By SEAN DIETRICH
I hung an American flag on our house today. We just moved in. We have only been living in Birmingham for three days, but I thought it was time we flew the Stars and Stripes.
This house dates back to 1923, so this porch has probably seen its share of flags.
When Lindbergh flew across the pond, a flag whipped from these columns. When the Depression hit, and people stood in 10-mile breadlines, there was a flag here. When the kid who grew up in this old house went off to join a global war, and died in Europe, Old Glory was flying from the eaves.
So I went to the hardware store to buy a flag.
“Yeah, we got flags,” said 80-year-old hardware store employee, Steadman. “But I tell you right upfront,” he added, “flying a flag ain’t cheap.”
I thought Steadman was speaking poetically, but as it turned out, he was speaking from his wallet. Flags cost a small fortune.
First, there was the oak flagpole ($35.99), then the mounting hardware ($29.99), the flag hooks ($4.99 apiece), the masonry screws ($8.99), the masonry drill bit ($19.99) and, of course, the flag itself ($69.99). For those keeping tally, that’s a grand total of $154.94. It would have been cheaper just to get a flag tattooed on my forehead.
But the American flag speaks to me. I wish I could give you some high-minded patriotic reason for why I spent hours hanging the Star-Spangled Banner from my house, I wish I could be ultra poetic and tell you what a great citizen I am. But I’m not a poet. And my reasons are much more low-rent than that.
I just really like American flags.
I love being American. When I was young, people my age were hellbent on traveling to Europe to become internationally conscious. I was so jealous of my friend, Justin, who studied journalism in college. He visited Spain, Portugal and France on a student exchange program. In one year he traveled through Europe, Nepal, Thailand, India and (why not?) Greenland.
Me? I couldn’t afford college. And the farthest from home I’d ever been was Texarkana.
So my lack of travel made me feel bad about myself. I counted myself as a failure. I was a dropout and a roughneck who lived in a doublewide and could hardly afford a McRib sandwich, let alone a holiday in Barcelona.
But that all changed one summer when I made a decision. I told myself, hey, so what if I couldn’t see the globe, I live in a pretty great country, and I was going to see America.
So that’s what I did.
I was 18 when I drove to the Grand Canyon in my truck. I slept in a tent hammock for four weeks, hiking and eating dangerous amounts of pinto beans. I wandered isolated trails on the canyon’s North Rim.
One morning at sunrise, I strolled to Point Imperial, the highest point on the North Rim. I arrived just as the orange sun was peeking above the craggy canyon horizon.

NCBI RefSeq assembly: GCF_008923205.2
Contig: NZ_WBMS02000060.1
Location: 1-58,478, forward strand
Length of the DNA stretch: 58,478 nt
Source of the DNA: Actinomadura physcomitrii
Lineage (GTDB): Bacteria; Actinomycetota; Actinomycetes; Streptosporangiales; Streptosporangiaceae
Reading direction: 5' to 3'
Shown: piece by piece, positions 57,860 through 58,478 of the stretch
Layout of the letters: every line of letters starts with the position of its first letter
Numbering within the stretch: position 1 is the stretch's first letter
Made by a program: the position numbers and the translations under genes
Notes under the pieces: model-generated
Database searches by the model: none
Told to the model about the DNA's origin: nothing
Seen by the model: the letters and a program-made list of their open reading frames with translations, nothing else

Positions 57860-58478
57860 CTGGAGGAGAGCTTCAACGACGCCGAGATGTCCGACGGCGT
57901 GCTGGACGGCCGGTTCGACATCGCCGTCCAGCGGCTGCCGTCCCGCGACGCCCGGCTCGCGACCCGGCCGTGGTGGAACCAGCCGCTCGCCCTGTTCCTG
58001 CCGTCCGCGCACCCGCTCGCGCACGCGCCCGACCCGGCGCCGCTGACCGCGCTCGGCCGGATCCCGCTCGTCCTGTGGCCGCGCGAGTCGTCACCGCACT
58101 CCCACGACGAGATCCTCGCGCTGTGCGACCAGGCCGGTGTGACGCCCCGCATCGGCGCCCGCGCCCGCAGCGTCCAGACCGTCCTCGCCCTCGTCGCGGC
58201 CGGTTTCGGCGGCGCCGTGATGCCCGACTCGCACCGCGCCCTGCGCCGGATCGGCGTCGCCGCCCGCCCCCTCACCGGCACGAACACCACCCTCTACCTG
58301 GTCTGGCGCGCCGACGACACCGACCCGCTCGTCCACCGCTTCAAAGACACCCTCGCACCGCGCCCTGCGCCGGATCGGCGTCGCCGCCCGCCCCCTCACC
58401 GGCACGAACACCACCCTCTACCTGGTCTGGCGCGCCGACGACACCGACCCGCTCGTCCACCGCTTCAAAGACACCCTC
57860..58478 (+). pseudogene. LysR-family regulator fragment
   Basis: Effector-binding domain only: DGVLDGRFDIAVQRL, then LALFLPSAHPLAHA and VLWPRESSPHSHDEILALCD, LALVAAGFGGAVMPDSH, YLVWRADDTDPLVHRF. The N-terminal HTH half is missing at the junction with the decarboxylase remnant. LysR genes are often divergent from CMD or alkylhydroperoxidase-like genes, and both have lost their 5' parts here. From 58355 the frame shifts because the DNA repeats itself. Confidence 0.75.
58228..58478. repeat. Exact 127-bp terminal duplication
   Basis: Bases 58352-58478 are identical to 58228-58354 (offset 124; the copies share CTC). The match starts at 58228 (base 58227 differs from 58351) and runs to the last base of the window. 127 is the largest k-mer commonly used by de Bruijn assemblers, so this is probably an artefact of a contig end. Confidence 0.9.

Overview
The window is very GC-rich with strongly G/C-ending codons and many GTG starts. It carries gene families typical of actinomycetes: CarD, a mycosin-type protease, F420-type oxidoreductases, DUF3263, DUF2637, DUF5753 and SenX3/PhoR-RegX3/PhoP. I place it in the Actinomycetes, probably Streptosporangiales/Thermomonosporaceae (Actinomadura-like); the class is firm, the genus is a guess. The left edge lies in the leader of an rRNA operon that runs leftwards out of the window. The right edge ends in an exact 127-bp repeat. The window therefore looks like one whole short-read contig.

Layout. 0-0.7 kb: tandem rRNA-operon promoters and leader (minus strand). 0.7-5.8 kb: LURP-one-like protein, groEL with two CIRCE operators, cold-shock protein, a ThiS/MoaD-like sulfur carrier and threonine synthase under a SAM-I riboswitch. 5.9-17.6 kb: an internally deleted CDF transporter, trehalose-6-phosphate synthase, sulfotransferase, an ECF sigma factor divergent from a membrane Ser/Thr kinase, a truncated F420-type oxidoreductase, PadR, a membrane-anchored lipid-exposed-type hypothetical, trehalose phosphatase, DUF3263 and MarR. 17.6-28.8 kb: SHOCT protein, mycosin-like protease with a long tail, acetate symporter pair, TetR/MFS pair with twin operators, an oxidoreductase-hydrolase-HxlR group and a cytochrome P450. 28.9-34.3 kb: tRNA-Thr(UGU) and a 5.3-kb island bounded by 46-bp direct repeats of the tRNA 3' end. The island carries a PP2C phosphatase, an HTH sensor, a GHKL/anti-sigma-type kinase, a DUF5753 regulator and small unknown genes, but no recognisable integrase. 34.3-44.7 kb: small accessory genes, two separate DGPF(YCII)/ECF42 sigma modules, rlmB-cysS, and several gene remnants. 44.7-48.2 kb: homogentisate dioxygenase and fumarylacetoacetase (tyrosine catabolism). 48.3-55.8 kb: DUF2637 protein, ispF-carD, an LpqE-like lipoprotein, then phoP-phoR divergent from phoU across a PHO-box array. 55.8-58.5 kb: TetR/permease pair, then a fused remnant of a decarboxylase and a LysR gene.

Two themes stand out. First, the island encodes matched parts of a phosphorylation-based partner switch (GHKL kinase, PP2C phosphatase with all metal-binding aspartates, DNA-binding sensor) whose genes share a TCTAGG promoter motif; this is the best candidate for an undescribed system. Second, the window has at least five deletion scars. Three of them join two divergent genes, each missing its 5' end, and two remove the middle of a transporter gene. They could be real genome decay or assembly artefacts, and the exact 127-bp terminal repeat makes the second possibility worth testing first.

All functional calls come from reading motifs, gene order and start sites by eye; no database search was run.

That’s when I noticed someone had shoved a lone American flag into a crevice of rock, right on the canyon’s edge. It was a massive flag, flapping loudly, like a flock of geese getting ready to take flight. I have no idea what the flag was doing there, but it was an impressive sight.
In a brief moment, my heart swelled with inexplicable pride. I was thinking to myself, I might never see Montreux, or Bangkok or Bordeaux, but I am American, and that’s enough.
My ponytailed ancestors brandished Flintlock muskets and knee-breeches. They tossed tea into the Boston Harbor and spit in the king’s eye. They died so I could stand right here, right now, and feel the exact way I was feeling. Proud.
Then it occurred to me that although I would probably never become a college student, or a poet, or a great thinker or a seasoned traveler, big freaking deal. That didn’t mean I wasn’t lucky. I was. I was American, and that’s lucky enough.
There are 44 million Ukrainians right now who are ravaged by the hell of war, meanwhile, I live in a jacuzzi of luxury. If that’s not lucky, I don’t care to know what is.
You and I come from a country that fosters artists, thinkers, poets, craftsmen and saints. People who left an indelible mark on the world. Such geniuses as John Singer Sargent, Satchel Paige, Flannery O’Connor, Samuel Clemens, Fred Rogers, Fanny Crosby, Harriet Tubman, Jack London, Norman Rockwell, Charles Kuralt and of course, Gary Larson.
So today I stood on a ladder and I honored them. I held a cordless drill and paid tribute to my forefathers and foremothers.
After I had mounted the flag I stood back to appreciate my handiwork. A few kids on bikes stopped to watch. A sudden wind gust blew in. Our nation’s colors were immediately unfurled, and in a dramatic moment, the kids stood silent in slack-jawed admiration. Finally, one of the children said reverently, “I think it’s crooked.”
Like the man said, flying a flag ain’t cheap.